The Gathering’s bar manager Jeffery Foor shows off the signature cocktail “Midnight Rejoice,” made from Luxardo Maraschino Liqueur, creme de violette liqueur, creme de cassis liqueur, Dolin vermouth, Prosecco and house-made sage simple syrup. The beverage, along with the nonalcoholic “Resolutions,” was created specially for The Courier’s House Specialties column and will be featured on the restaurant’s New Year’s Eve drink menu. (Photo by Brenna Griteman)

By BRENNA GRITEMAN

LIFE EDITOR

We’ve all been there.

On New Year’s Eve, amid the clinking of glasses and the general merriment, we boldly proclaim “Midnight Rejoice!”

Mere hours later, as the sunlight pours through the blinds and the alarm clock blares, we move on to “Resolutions:” “I’m never drinking again.”

As 2019 nears, prospective revelers are no doubt making plans for how, where and with whom they will ring in the new year. For many, whether they’re planning a night on the town or a more civilized celebration at home, adult beverages will be a part of the festivities.

The Gathering’s Jeffery Foor, bar manager, offers two drinks — one alcoholic and one nonalcoholic — to help you ring in the new year and/or recover the next morning. Whip up “Midnight Rejoice” and “Resolutions” in your own kitchen, or let the downtown hotspot do the heavy lifting, as Foor says both beverages will be featured on the New Year’s Eve drink menu.

Both beverages were created specially for The Courier’s House Specialties column, Foor says, and each was dreamed up specifically with New Year’s Eve in mind.

Midnight Rejoice, for instance, combines a trio of liqueurs, including creme de violette, creme de cassis (made from black currants) and Luxardo maraschino (made from the skins of maraschino cherries), with the black currant offering a seasonally appropriate flavor profile. The main ingredient in the cocktail is vermouth and, this being New Year’s, it’s all topped with a sparkling Prosecco.

“You have to have Champagne on New Year’s. Or, you know, some kind of sparkling wine,” Foor says, explaining that Champagne, specifically, should be enjoyed on its own rather than mixed into a cocktail.

A bit of homemade sage simple syrup is incorporated into the beverage, with a sprig of thyme — “time” being another nod to the countdown to a new year — garnishing the glass.

“Of course, because I named it Midnight Rejoice, you have to have thyme in there,” Foor says, adding the herb also plays on the florals of the violette liqueur.

While many of these ingredients may be foreign to the at-home bartender, Foor notes they were all purchased at Findlay’s Beverage Barn. Some subbing can be done for individual preferences, but he suggests not compromising on the Dolin vermouth.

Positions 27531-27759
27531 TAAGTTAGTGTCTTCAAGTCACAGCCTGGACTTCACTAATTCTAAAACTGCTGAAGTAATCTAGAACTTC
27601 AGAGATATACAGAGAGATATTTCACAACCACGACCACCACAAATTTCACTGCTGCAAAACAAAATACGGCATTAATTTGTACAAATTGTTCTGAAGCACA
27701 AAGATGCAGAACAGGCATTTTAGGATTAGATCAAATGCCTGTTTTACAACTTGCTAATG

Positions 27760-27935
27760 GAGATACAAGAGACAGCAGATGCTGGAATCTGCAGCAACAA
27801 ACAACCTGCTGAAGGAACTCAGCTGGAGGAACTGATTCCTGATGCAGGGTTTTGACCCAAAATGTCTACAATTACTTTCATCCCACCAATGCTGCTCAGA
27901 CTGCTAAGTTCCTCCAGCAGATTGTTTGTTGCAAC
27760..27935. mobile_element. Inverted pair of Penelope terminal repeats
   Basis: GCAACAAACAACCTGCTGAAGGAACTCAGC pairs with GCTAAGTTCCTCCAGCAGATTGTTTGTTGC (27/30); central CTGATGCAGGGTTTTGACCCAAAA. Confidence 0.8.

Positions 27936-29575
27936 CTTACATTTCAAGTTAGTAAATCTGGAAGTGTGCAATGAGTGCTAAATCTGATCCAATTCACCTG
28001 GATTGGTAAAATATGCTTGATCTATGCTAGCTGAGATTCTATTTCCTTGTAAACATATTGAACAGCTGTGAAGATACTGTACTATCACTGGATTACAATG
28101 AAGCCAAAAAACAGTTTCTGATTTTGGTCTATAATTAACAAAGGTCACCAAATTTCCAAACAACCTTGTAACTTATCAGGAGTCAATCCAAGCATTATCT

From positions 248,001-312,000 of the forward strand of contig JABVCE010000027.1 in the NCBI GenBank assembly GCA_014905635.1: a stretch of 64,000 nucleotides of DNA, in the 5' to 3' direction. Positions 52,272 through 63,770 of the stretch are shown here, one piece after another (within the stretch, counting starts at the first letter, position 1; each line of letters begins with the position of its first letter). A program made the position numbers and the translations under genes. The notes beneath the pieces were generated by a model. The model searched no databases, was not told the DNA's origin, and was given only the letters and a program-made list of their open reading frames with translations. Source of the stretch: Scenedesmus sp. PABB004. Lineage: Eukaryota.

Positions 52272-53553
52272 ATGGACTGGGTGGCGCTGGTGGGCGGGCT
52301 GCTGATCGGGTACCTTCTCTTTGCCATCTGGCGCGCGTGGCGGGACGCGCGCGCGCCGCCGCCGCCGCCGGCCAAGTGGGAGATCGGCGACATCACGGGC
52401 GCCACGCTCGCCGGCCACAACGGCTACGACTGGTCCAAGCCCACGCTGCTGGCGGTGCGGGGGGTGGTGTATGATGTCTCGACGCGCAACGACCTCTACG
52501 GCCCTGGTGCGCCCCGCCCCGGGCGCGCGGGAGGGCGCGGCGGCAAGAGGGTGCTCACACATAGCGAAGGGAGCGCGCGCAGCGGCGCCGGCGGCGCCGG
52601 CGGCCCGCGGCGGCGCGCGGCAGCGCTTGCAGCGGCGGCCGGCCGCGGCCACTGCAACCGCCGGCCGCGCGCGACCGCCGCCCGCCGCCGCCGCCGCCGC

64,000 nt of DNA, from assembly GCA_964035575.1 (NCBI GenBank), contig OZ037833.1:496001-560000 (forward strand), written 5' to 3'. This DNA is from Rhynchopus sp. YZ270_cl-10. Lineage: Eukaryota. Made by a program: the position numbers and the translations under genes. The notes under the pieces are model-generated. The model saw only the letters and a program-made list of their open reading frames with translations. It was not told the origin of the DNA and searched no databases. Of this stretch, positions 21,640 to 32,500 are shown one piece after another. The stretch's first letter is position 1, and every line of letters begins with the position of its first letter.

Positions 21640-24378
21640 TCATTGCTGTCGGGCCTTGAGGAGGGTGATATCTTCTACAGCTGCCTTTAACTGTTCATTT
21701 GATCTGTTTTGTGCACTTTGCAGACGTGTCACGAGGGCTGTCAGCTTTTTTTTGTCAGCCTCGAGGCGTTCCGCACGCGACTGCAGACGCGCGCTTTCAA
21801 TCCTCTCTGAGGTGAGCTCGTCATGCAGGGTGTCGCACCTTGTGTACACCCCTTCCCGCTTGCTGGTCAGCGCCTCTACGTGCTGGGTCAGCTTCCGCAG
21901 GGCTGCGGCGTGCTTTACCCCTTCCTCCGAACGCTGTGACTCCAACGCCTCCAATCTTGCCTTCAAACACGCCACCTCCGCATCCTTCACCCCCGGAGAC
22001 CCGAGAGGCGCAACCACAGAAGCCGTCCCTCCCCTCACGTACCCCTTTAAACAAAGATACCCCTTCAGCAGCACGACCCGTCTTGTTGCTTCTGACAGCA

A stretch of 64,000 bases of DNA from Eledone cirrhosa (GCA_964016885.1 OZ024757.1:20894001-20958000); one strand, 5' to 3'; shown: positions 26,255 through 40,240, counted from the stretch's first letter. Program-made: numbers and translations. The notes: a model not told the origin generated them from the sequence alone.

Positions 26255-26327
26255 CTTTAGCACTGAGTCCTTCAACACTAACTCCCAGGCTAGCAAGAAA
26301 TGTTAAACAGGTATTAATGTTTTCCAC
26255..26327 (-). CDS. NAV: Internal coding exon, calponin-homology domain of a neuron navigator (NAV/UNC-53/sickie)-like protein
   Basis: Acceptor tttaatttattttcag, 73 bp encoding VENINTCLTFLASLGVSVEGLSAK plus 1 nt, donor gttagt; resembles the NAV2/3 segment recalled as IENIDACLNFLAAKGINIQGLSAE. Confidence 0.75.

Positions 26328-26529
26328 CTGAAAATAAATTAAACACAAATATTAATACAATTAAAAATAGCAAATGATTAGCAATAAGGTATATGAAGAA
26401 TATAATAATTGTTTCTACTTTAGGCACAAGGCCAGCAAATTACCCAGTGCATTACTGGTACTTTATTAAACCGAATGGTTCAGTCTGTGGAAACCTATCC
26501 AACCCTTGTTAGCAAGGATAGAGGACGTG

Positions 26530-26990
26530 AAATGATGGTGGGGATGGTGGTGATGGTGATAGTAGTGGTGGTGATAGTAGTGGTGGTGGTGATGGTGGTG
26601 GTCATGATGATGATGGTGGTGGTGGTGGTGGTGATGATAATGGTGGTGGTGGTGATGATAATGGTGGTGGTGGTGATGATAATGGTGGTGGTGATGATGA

And, don’t be at all intimidated at the task of making sage simple syrup. It’s created by simply simmering equal parts sugar and water in a saucepan over medium heat, then adding a few sage leaves and simmering for 1 minute more. Foor recommends using the simple syrup sparingly: “It gives it (the cocktail) depth and complexity, but you don’t want to make it too sweet.”

The nonalcoholic “Resolutions” combines fresh blueberries and ginger for a healthy, refreshing option. (Photo by Brenna Griteman)

Resolutions, too, utilizes the sage simple syrup, this time combined with fresh blueberries and ginger. Shaken with a squeeze of lemon and topped with Angostura Lemon Lime and Bitters (or the flavored, sparkling water of your choosing), the mocktail is a cleansing, rejuvenating choice for nondrinkers — or for those requiring a boost of antioxidants following a long night of rejoicing.

And, it’s every bit as aesthetically pleasing as its alcoholic counterpart.

“It’s all about the aesthetics,” Foor says. “The simplest cocktail can wow somebody, just by presentation alone.”

“I think you have to accommodate everyone,” Foor adds of those revelers who for any number of reasons choose not to partake. “They still want to feel inclusive to their surroundings and the social scene.”

As a bartender, Foor has been fueling this social scene for the past 10 years. He developed an interest in the hospitality industry at age 10, hanging around the Paris Night Club in Toledo which was owned by his grandparents.

Foor has been the Gathering’s bar manager for about a year and a half, during which time he has used his creativity and expertise to develop a New Orleans styled, Prohibition era-inspired drink menu that complements the restaurant’s brand nicely. His use of house-made ingredients and infusions has cultivated a “scratch bar” menu that is drawing a following locally.

“Every cocktail has a personality,” he says. “It’s a form of expression, too. I express myself through my cocktails.”

Midnight Rejoice

Juice of ½ lime
¼ ounce Luxardo Maraschino Liqueur
¼ ounce Creme de Violette
¼ ounce Creme de Cassis
¾ ounce Dolin vermouth
Prosecco
Sage simple syrup
Lime peel, to garnish
Sprig of thyme, to garnish

Mix lime juice, maraschino liqueur, creme de violette liqueur, creme de cassis liqueur and vermouth in a cocktail shaker with ice and shake.
Add a few drops of sage simple syrup, made from simmering equal parts sugar and water in a medium saucepan over medium heat; add sage leaves and simmer for 1 minute.
Top with Prosecco and a twisted lime peel as garnish. Add a sprig of thyme as an extra, fragrant garnish.

Resolutions

7-8 fresh blueberries
1 piece fresh ginger
Lemon
Sage simple syrup
Angostura Lemon Lime and Bitters
(or any flavored, sparkling water)

Muddle blueberries, ginger, a squeeze of lemon and a few drops sage simple syrup.
Pour into cocktail shaker with ice and shake.
Pour into tumbler and top with Angostura Lemon Lime and Bitters.
Garnish with twisted lemon peel.

Griteman: 419-427-8477

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Twitter: @BrennaGriteman

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